North Carolina coach Frank McGuire recruited Mr. Rosenbluth, who was from the Bronx, without having seen him play. He was renowned for his play in the summer leagues of the Catskill Mountains and was among the first in a pipeline of New Yorkers who traveled south to play college basketball for North Carolina and other schools.
In the Tar Heels’ undefeated championship season in 1956-57, all five starting players — Mr. Rosenbluth, Tom Kearns, Bob Cunningham, Pete Brennan and Joe Quigg — were from New York. Mr. Rosenbluth, a 6-foot-5 forward, was an all-Atlantic Coast Conference player in each of his three seasons at UNC and a consensus all-American in his senior season. (Freshmen were inligible for varsity play in those days.)
He averaged 28.0 points per game as a senior and 26.9 points for his career. Both are still all-time records at North Carolina.
The 1957 squad went 32-0 and had back-to-back triple overtime wins over Michigan State and Kansas to win the national championship. Mr. Rosenbluth scored two key baskets in the Tar Heels’ 74-70 win over Michigan State and scored 20 points against Kansas before fouling out late in regulation.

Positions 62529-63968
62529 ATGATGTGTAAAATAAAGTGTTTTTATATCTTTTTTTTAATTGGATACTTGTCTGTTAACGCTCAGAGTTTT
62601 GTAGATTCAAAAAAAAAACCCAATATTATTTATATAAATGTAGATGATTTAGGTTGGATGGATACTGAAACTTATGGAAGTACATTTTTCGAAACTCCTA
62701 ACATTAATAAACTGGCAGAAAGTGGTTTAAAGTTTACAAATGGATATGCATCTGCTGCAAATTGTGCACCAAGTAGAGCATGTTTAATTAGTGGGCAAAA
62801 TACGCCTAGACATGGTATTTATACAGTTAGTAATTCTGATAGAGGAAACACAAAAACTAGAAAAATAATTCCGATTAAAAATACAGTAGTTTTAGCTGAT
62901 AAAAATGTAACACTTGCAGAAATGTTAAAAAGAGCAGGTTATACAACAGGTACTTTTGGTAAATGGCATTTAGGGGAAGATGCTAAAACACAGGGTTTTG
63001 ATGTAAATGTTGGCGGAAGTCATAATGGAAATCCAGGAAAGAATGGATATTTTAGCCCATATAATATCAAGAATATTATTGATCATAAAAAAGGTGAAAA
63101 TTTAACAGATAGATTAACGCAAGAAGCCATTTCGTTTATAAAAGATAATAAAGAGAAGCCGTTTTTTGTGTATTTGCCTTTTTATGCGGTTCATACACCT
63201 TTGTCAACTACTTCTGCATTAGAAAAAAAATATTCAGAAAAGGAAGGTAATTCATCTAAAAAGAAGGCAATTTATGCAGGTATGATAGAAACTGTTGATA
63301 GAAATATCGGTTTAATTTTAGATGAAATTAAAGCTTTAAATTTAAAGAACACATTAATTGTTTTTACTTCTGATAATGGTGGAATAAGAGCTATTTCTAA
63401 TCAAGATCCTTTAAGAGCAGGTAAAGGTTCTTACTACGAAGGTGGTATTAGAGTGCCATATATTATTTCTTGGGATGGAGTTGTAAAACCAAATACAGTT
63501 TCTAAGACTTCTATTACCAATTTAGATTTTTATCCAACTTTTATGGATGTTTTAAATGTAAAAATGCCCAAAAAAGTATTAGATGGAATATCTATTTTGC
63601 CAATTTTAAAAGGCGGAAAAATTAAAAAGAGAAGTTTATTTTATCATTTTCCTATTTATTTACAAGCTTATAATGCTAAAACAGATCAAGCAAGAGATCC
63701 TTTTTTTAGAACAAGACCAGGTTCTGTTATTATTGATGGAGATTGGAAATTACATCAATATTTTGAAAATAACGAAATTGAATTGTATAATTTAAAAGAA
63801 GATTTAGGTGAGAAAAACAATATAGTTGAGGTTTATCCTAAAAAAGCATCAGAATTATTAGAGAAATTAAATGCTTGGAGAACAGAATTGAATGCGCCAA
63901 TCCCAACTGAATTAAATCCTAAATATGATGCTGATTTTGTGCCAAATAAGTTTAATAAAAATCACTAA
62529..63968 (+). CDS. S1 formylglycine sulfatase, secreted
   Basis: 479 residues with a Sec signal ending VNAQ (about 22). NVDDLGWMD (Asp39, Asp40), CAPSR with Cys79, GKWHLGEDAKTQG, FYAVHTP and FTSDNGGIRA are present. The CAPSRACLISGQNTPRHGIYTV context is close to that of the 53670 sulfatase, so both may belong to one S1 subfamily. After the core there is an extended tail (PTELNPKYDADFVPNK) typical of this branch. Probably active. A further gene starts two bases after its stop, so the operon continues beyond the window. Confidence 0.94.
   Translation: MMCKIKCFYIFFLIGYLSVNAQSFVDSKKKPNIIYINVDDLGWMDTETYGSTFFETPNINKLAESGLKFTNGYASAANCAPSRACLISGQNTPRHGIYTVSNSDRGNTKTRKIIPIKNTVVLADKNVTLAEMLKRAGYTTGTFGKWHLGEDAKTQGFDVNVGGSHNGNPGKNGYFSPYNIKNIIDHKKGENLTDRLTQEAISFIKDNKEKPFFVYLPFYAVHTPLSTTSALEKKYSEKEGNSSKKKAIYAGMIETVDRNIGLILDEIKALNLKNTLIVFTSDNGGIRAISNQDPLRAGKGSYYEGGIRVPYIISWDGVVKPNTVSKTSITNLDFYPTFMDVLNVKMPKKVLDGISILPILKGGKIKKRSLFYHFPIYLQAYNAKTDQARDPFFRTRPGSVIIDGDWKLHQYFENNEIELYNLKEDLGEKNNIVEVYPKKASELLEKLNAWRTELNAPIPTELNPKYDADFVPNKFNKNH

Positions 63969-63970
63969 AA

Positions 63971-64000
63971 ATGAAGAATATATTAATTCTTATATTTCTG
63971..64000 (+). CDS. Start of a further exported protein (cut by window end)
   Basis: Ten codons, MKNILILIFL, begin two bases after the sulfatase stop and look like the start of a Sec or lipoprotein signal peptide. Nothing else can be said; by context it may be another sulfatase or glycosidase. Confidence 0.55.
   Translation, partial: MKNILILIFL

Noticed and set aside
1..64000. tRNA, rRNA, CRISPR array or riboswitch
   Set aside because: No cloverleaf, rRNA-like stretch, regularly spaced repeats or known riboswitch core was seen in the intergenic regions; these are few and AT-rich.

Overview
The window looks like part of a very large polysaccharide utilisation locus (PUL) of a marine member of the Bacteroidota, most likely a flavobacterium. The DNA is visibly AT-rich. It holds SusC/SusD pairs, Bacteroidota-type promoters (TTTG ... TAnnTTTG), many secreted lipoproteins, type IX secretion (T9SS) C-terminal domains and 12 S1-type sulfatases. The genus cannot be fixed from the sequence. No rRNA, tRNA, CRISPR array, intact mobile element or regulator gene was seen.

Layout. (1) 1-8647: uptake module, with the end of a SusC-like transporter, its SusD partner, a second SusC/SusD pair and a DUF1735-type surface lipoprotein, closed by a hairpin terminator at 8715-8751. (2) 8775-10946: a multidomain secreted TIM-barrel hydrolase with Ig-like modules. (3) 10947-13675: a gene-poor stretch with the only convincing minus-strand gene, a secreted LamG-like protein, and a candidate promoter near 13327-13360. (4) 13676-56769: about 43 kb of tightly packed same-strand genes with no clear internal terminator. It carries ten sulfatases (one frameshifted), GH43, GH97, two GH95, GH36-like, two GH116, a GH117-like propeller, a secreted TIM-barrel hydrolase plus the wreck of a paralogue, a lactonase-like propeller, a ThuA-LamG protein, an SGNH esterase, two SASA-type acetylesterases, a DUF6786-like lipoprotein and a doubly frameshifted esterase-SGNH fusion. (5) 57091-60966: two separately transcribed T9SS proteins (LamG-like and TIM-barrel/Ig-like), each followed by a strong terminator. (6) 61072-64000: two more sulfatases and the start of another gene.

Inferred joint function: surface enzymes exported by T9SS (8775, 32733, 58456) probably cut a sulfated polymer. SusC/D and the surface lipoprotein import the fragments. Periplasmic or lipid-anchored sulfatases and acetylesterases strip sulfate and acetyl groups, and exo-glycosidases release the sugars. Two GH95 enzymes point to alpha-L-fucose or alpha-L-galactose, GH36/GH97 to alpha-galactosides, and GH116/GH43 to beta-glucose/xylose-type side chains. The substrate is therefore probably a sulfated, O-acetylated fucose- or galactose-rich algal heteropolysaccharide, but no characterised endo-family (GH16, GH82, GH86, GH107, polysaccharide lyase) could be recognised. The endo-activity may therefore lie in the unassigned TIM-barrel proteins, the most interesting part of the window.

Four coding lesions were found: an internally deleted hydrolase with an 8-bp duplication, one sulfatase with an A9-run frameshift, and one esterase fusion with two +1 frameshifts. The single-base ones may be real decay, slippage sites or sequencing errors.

Without Mr. Rosenbluth, North Carolina hung on to defeat Kansas, 54-53, despite the towering presence of the Jayhawks’ 7-foot-1 center, Wilt Chamberlain.
“It was really remarkable that we won, with Lennie Rosenbluth on the bench,” McGuire said after the game, “since he was our key man all season.”
The national championship, which was the first for a team from the Atlantic Coast Conference, helped make North Carolina a college basketball powerhouse.
Mr. Rosenbluth won Helms Foundation’s Player of the Year award over Chamberlain and was arguably the best-known Jewish athlete in the country. His No. 10 was the first jersey retired for a Tar Heel basketball player.
Leonard Robert Rosenbluth was born Jan. 22, 1933, in the Bronx. His father worked for a company that made electronic equipment, his mother was a homemaker.
After graduating from North Carolina in 1957, Mr. Rosenbluth spent two years with the Philadelphia Warriors of the NBA but saw little playing time. He then coached and taught in high schools in North Carolina and Florida for more than 35 years.
His first wife, Helen “Pat” Oliver, died in 2010. Survivors include his wife since 2011, Dianne Stabler; two children from his first marriage; and several grandchildren.